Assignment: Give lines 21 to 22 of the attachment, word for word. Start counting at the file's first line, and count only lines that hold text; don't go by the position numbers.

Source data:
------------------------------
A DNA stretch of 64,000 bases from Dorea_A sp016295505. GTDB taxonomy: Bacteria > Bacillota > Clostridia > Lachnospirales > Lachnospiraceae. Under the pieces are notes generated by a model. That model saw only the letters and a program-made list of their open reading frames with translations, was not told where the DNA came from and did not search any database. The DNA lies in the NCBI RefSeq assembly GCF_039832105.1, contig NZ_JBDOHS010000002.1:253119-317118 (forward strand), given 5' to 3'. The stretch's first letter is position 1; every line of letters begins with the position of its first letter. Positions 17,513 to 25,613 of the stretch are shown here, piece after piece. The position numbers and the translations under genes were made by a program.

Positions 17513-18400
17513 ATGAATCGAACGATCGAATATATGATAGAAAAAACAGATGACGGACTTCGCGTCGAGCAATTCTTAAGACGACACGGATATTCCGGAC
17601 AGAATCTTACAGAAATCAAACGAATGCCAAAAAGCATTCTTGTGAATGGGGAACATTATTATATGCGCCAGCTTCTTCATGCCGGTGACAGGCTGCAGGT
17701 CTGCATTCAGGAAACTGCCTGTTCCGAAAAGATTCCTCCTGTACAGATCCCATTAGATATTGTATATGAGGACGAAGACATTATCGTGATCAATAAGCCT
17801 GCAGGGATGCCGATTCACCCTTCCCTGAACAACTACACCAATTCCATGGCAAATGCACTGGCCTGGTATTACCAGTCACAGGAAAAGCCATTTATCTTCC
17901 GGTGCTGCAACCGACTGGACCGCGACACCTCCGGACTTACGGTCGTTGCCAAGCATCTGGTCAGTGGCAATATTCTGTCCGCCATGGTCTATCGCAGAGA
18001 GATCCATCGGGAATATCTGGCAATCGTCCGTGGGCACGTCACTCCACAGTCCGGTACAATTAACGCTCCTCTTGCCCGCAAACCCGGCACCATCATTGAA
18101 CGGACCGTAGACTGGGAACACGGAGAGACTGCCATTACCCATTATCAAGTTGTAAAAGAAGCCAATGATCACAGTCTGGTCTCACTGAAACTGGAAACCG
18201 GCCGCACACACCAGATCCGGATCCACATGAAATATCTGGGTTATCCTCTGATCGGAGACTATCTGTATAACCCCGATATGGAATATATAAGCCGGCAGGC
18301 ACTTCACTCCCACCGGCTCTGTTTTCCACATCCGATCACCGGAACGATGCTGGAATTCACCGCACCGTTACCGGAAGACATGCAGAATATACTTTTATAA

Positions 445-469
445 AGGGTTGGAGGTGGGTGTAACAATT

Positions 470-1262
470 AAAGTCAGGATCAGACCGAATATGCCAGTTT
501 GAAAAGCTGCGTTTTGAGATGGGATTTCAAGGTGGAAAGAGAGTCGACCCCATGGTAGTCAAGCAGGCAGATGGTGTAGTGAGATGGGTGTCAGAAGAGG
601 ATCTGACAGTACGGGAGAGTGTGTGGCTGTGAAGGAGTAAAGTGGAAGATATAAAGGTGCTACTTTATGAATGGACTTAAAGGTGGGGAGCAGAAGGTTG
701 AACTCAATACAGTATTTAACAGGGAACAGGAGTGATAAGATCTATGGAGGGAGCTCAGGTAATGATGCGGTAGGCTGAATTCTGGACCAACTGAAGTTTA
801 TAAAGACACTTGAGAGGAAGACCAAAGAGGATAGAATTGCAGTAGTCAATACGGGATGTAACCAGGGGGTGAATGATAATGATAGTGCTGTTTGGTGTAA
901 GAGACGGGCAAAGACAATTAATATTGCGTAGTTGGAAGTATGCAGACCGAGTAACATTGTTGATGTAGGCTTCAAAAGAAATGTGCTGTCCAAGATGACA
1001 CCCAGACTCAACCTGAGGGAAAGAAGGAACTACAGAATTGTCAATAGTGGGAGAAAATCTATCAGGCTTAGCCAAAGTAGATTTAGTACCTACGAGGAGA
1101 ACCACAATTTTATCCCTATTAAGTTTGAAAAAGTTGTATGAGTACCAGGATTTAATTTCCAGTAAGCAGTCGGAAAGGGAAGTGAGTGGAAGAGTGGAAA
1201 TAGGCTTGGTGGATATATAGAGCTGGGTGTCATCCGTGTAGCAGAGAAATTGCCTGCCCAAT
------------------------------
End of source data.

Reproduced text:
1001 CCCAGACTCAACCTGAGGGAAAGAAGGAACTACAGAATTGTCAATAGTGGGAGAAAATCTATCAGGCTTAGCCAAAGTAGATTTAGTACCTACGAGGAGA
1101 ACCACAATTTTATCCCTATTAAGTTTGAAAAAGTTGTATGAGTACCAGGATTTAATTTCCAGTAAGCAGTCGGAAAGGGAAGTGAGTGGAAGAGTGGAAA